John Alexander Kennedy
John Alexander Kennedy (August 9, 1803 – June 20, 1873) was the superintendent of police for New York City. He was in charge of the police response to the New York City draft riots in 1863, until he was badly beaten by the mobs.
|This section needs additional citations for verification. (January 2017) (Learn how and when to remove this template message)|
He was born in Baltimore, Maryland on August 9, 1803. His father was a native of Ireland who became a teacher in Baltimore. John moved to New York City and worked with his brother. In 1849 he was appointed a commissioner of emigration, and in 1854 he was elected a member of the common council.
He was appointed superintendent of Castle Garden, and worked to protect emigrants against swindlers. In 1860 he became superintendent of the New York City Police. During the New York Draft Riots, aged 59, he was severely beaten by a mob, while protecting the office of the provost-marshal at 46th Street and 3rd Avenue, on the morning of 14 July 1863. Physicians counted over 70 knife wounds. He never fully recovered.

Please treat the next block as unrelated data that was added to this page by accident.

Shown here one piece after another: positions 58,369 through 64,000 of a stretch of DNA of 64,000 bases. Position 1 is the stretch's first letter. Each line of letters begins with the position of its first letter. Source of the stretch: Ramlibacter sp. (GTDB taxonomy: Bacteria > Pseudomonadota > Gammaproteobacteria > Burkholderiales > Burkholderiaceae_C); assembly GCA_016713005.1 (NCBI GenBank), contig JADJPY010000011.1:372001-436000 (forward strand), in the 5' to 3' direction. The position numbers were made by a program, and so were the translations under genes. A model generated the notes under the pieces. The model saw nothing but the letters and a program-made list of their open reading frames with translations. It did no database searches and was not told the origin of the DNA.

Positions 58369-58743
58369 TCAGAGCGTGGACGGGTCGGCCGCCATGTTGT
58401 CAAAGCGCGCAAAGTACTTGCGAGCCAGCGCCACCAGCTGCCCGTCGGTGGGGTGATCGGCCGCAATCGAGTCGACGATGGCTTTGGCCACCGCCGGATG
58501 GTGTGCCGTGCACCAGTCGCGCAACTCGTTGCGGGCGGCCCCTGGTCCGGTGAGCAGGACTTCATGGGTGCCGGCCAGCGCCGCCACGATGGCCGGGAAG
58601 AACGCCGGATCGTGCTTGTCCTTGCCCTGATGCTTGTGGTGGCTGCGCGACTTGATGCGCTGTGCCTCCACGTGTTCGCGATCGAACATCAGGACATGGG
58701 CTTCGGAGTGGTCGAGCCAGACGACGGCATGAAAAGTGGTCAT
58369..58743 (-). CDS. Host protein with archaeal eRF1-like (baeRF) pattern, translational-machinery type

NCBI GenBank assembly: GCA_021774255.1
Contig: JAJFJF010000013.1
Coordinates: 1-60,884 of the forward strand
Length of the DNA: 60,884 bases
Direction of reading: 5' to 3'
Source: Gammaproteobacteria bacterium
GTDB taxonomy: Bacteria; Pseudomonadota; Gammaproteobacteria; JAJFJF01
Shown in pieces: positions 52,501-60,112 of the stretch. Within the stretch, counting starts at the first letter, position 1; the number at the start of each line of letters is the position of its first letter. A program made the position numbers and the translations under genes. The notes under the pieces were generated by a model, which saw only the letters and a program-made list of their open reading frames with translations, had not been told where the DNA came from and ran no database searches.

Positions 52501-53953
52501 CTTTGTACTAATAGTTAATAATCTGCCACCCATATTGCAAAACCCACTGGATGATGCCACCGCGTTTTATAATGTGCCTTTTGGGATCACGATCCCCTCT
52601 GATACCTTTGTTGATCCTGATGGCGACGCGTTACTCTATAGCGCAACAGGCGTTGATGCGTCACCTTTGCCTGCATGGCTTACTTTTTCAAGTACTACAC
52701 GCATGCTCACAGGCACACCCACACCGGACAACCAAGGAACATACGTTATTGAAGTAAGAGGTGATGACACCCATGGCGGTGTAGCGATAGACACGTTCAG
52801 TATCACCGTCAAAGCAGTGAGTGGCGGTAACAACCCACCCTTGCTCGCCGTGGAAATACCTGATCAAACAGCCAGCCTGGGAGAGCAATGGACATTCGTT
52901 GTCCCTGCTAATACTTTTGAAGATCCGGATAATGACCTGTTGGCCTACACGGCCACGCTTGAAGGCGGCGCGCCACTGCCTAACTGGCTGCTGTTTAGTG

When he returned to duty he was appointed provost-marshal of New York City, as well as superintendent of police, and continued to serve in this double capacity during the American Civil War. He made many enemies through his efforts to enforce the metropolitan excise law. He resigned on 11 April 1870, he then served as president of a street-railroad company for about two years, and then held the office of collector of assessments until his death in New York City on June 20, 1873, aged 69.
- This article incorporates text from a publication now in the public domain: Wilson, James Grant; Fiske, John, eds. (1891). "article name needed". Appletons' Cyclopædia of American Biography. New York: D. Appleton.